I've been involved in businesses and have advised others, both with and without a shareholders' agreement. Some have worked fine, but issues have arisen with others.
The problems can arise when certain things happen:
- An individual's circumstances can change and their attitude to the business alters accordingly. This can affect their view on salary, dividends, investment, growth strategies, risk taking, sale of the business, etc.
- A transaction or event emerges that was not envisaged at the start, or was not properly considered - a founder wants to leave, an offer is made for the business, a founder wants to sell his/her shares, etc.
This can be the main benefit of a shareholders' agreement. The agreement deals with a series of future scenarios, and the signatories discuss these thoroughly and work out their views with the help of experienced advisers.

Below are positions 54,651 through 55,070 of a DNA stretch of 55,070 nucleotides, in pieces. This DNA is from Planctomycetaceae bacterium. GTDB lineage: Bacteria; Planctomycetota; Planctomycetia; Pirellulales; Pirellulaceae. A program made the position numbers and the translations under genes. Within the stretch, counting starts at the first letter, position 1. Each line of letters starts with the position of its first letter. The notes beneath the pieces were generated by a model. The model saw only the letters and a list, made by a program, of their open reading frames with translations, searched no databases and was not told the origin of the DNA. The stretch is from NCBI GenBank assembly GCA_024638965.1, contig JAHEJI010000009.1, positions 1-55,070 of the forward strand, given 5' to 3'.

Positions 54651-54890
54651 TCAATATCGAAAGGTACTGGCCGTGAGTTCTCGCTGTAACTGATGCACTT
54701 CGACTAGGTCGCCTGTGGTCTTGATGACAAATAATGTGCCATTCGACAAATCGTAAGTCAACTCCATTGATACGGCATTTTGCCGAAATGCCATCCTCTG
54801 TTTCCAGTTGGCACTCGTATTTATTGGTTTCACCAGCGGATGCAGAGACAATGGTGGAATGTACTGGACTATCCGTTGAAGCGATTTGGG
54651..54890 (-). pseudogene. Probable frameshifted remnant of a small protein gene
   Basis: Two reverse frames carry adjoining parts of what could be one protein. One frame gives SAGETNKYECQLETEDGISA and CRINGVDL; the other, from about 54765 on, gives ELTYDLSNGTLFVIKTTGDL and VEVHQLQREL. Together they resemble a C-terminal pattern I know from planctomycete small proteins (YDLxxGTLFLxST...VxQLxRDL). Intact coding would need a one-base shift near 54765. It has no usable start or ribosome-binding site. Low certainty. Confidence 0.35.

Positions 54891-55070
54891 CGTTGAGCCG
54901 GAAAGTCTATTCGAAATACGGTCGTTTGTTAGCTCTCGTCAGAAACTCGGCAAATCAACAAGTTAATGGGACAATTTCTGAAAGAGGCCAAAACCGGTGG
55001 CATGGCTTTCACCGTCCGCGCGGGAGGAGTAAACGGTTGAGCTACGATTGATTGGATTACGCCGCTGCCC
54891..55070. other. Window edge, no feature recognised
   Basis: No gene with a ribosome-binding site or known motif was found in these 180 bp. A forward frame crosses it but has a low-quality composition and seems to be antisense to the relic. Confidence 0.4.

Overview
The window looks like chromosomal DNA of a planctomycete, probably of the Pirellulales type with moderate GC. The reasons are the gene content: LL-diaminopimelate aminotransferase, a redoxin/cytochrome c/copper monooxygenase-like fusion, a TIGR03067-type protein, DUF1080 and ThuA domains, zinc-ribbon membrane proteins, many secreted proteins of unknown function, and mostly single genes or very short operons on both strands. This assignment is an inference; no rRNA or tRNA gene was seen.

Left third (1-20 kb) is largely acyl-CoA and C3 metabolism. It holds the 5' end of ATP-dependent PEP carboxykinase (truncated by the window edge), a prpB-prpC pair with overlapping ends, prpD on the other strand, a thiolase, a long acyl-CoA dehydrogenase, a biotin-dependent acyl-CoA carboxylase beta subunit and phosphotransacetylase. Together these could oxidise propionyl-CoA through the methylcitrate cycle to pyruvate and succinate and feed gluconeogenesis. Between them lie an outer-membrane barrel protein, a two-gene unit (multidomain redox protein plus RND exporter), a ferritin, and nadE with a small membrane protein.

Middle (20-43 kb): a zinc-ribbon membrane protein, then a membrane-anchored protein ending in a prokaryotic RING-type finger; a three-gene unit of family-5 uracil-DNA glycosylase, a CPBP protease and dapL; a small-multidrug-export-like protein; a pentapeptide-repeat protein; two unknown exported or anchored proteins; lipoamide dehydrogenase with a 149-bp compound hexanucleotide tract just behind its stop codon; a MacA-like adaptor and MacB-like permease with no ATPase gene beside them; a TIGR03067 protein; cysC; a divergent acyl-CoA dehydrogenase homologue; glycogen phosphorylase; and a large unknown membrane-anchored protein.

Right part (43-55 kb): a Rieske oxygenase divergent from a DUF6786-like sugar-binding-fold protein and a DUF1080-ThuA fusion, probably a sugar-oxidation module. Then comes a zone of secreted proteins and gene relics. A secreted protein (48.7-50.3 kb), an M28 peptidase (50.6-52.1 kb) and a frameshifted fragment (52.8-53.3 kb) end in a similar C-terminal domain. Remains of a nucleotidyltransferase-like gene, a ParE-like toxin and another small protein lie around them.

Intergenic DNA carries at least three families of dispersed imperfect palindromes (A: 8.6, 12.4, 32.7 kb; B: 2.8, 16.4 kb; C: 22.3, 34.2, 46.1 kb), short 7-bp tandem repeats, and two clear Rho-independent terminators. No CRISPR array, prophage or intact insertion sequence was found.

Another advantage is that the shareholders' agreement is private, while articles of association are a public document, filed in the Companies Office.
Entrepreneurs may encounter a shareholders' agreement for the first time when negotiating investment from an experienced angel investor or venture capital fund. Investors have cash at risk and are detached from day-to-day management, so need additional protection.
Typical matters covered in a shareholders' agreement are a list of important actions that require a particular majority decision, plus share dealing terms - offer round, tag along and drag along. I may cover these in future posts.
So, do I believe a shareholders' agreement is a good idea? The answer is yes, but make sure you do the thinking properly at the start.